“Operating performance in the first quarter was below the board’s expectations as a result of the significantly lower than expected number of deaths. Funeral market share and average income were in line with the board’s expectations.”

As the world continues to make sense of the Covid-19 crisis, it has brought attention to a whole range of commodity networks, supply chains, and labour processes that usually go unseen or are taken-for-granted. We are often better able to see how things work when they stop working. Or, in the case of Dignity’s mistimed marketing, when business as usual is out of tune with the mood music of the day.

So, what, or who, is Dignity? Dignity Plc, to be more precise, is the UK’s largest “single” funeral provider. It is currently the only publicly listed UK funeral provider on the stock market, with reported annual turnovers of £324m and £316m in 2017 and 2018 respectively.

Dignity has over 350 subsidiary companies within its somewhat dizzying corporate structure. Many have names such as ‘Dignity Services’, ‘Dignity Limited’, ‘Dignity Finance Holdings Limited’, ‘Dignity Finance plc’, ‘Dignity Holdings No.2 Limited’, ‘Dignity Holdings No.3 Limited’, etc., but most are funeral directors that Dignity has bought out, retaining their original trading names such as ‘G.M. Charlesworth & Son Limited’ or ‘F.E.J. Green & Sons Limited’, in a bid to keep the family-run traditional high street feel. Many such funeral directors have premises in several locations, meaning Dignity control over 700 individual funeral branches – with plans for further expansion.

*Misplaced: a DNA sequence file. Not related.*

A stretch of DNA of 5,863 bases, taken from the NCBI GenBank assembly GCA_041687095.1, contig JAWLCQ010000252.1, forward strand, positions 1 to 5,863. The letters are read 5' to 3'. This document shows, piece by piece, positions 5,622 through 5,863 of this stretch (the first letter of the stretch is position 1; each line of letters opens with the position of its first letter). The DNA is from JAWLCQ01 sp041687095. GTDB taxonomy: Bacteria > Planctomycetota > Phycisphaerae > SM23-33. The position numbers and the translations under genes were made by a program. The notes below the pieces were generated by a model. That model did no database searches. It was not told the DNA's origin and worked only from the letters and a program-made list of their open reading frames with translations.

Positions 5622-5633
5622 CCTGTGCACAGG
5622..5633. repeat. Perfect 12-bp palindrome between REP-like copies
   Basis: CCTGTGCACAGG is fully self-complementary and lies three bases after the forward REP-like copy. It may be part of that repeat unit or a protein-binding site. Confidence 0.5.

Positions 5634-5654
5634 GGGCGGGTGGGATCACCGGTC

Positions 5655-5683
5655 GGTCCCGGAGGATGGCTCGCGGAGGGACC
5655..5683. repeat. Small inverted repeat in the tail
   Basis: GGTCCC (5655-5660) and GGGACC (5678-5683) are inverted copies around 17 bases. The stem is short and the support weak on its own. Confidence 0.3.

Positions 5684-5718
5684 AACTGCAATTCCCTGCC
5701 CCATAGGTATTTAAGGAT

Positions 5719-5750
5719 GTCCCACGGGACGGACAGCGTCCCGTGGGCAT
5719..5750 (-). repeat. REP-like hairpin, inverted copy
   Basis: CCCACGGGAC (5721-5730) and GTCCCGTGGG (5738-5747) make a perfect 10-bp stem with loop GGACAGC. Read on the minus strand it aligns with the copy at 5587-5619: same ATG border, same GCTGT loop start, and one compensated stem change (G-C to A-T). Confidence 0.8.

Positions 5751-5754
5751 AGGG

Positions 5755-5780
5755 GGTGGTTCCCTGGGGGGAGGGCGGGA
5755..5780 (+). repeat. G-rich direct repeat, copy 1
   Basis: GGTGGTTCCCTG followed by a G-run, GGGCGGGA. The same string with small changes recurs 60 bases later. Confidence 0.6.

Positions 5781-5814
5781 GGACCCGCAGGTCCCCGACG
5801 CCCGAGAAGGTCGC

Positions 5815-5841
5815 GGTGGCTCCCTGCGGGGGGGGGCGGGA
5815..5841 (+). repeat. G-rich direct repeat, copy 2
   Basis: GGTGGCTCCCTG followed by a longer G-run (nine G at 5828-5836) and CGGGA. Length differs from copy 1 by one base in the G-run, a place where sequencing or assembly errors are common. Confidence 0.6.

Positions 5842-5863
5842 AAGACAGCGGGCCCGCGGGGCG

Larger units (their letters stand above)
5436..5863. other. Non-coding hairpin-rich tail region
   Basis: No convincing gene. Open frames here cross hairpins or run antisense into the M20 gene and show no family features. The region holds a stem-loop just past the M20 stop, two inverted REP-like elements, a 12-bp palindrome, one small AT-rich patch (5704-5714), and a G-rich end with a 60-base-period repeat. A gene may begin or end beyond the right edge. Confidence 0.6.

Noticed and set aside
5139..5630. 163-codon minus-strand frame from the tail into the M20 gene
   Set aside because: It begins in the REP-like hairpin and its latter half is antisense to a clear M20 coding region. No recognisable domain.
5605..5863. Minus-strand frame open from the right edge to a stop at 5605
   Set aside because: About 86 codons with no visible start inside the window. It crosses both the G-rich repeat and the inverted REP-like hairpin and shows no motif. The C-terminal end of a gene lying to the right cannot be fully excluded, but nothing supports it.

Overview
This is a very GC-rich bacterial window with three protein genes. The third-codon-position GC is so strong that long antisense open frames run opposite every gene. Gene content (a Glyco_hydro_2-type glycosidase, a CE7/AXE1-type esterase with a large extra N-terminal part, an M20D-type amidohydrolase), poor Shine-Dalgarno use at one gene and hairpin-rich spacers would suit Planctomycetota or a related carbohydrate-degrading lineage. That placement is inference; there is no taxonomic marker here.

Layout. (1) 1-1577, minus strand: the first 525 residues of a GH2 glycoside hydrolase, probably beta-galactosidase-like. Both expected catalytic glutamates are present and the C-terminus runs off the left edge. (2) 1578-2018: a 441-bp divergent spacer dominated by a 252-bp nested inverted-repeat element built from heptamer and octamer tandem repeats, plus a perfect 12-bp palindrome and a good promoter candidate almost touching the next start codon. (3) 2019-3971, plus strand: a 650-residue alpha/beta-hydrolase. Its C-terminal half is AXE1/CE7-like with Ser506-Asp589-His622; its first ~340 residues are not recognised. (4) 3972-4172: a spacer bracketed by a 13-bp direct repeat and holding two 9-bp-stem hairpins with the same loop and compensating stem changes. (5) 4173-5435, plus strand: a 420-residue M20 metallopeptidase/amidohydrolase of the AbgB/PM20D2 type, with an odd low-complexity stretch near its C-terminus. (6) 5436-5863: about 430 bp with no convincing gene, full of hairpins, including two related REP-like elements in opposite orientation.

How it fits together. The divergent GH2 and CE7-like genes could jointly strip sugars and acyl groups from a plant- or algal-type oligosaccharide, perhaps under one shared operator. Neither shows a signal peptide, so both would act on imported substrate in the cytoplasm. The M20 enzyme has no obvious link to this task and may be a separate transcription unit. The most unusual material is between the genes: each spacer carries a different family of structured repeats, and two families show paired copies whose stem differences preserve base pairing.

Crematoria ownership represents significant capital accumulation for the corporate group too. By June 2018, there were 293 crematoria in the UK — 183 operated by local State authorities and 110 by private companies. Of these private companies, Dignity is again the largest operator with 46 crematoria. And these expanding operations mean Dignity has been building up a considerable real estate portfolio, ‘driven by the need to meet shareholder and investor expectations in terms of profit and growth’.